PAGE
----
Agent Gray has a haunted look in his eye. "We stopped," he said. "We stopped but he still did it."

I watch the ME take out a scalpal and reflect the skin off the little boy's head. I suddenly feel nauseous and dizzy. I excuse myself and run to the lady's room down the hall. I sit on the toilet with my head between my legs. Get a grip, Polly. Do your job. I squeeze my eyes shut and will the tears away. There will be time for that later.

I return to the autopsy suite and am shocked to see the baby's skull. Hematomas and fractures all over. I am dizzy again and I have just enough time to say, "I'm going to faint." The two agents run up and grab me just as the world turns mercifully black around me.

I wake up on the cold floor. Several faces are circling above me. Brunhilda is there and makes a joke that I must have had too much to drink last night. I am mortified.

A few minutes later Brunhilda walks me over to the investigative section. I sit in a chair and put my feet up on my desk. Brunhilda brings me a cold glass of water before heading back to the other side. I take a sip and stare out the window for a long time before the telephone rings and I'm pulled back into life.

Wednesday, August 10, 2005


9:37 p.m. I wasn't going to write about this case. No good feelings will come of it. It was the only time I ever fainted. It was the only time I totally lost it.

I never shared this with anybody and for good reason. There is no respite for a death investigator, you see. We are filled with stories of heartache and have no outlet except with each other. I even went to see a counselor years ago because I felt like I had to talk to somebody, but I could see in the doc's eyes that it was too much for her, so I had pity on her and stopped going... Besides, her solution was to teach me how to hypnotize myself into accepting the garbage that was coming into my heart and head without reacting emotionally. I found that patently unappealing. How can you grow from something if you don't allow yourself to feel it?

So, I'm writing these things down now mostly for the selfish reason that I have kept it inside for years and I don't want to anymore. And still, even after all that I will tell you, I assure you there are things floating around in my head so disturbing that I will never share them with anyone. Ever.

This case involves a child murder victim so if you don't feel like you can handle reading about it, I encourage you to stop right now. Remember that the images that I am about to present to you will stay with you forever. You will replay them in your mind over and over.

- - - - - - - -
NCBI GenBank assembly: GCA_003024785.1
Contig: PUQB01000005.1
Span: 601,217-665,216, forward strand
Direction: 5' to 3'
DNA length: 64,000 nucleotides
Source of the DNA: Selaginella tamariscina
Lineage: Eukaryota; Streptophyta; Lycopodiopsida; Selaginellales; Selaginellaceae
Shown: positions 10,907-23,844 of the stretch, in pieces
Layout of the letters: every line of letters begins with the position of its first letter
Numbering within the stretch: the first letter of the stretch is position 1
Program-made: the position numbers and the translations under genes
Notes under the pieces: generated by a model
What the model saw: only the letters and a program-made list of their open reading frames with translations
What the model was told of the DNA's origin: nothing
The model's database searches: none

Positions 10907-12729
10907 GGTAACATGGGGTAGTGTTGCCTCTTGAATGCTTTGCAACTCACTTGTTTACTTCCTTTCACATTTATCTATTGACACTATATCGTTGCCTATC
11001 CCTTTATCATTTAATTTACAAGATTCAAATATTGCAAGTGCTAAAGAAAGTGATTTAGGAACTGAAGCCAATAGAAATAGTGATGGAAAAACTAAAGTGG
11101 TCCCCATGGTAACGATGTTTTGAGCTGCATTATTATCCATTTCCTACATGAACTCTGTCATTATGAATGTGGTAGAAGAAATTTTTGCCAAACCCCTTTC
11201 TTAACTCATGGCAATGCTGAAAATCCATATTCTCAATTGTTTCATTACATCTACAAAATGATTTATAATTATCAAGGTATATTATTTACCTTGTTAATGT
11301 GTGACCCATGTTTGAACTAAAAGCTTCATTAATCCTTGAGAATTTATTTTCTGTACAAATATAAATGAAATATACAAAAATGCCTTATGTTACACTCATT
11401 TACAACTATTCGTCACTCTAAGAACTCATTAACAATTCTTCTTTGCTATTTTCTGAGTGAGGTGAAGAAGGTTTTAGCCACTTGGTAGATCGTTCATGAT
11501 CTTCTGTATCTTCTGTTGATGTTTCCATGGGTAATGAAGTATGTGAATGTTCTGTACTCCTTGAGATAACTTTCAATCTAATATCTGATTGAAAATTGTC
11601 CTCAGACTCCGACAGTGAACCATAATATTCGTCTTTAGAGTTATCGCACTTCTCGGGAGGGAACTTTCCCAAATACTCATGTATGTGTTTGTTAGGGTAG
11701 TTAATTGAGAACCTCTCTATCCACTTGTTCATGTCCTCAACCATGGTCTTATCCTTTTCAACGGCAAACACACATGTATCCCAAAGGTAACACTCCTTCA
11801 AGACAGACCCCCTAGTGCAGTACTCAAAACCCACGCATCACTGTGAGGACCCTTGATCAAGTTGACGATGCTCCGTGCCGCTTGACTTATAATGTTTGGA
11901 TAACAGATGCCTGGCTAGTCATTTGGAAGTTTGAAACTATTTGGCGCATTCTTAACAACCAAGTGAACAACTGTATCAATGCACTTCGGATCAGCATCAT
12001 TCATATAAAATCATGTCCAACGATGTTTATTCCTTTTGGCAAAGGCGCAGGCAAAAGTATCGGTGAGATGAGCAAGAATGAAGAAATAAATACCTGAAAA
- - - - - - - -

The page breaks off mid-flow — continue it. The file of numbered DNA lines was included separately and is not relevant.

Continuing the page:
Consider yourself warned.

I am sitting at the computer writing an email to Olga. I am telling her about the people I work with. It's a pretty funny email. I talk about the butch lesbian who has a crush on Brunhilda. I talk about the gruff old guy who lost his front tooth two days ago and looks like a homeless vagrant. Suffice it to say, it's late at night and I am bored. I'm the only one at the morgue. And I have three hours to go before I can head home to my bed.

At around 10:45 p.m. I get a call from the hospital. The head nurse tells me that a toddler has died and we need to pick him up for autopsy. She tells me the details of the case and my hands start to shake as I write. A little boy. 18 months old. His father killed him. Head trauma.

I don't bother calling Dwight. The hospital is a few hundred feet from the MEO and babies can be transported in the Explorer.

I don't pack any gloves. I won't need them. I don't want them. Babies shouldn't be held with gloves.

I drive up to the emergency entrance and park the Explorer in the pick-up area. I go inside and a nurse points me to the morgue. A technician is there with medical records in hand. He gives them to me, asks me to sign a release form, and leaves the room.

The little boy is lying on a gurney. It is huge compared to his little body. He looks so peaceful lying there. His chubby little cheeks are pale and creamy and his head, what isn't wrapped in bandages, is full of dark brown curls. The IV is still in his hand and I get an overwhelming urge to remove it. That must hurt. But I can't. All of the puncture wounds, marks, abrasions, bruises...need to be documented thoroughly by the ME.

I brush my hand down his cold cheek. I watch his chest for movement. He's not breathing. Damn it.

I place the records in my bag and take out a white sheet. I carefully swaddle the little boy, cradling him in my arms. I carry him out of the building and as I walk toward the Explorer a woman says to me, "I thought you had a baby there for a second." I look her in the eyes, but say nothing as I open the door and slide into the front seat with my precious bundle.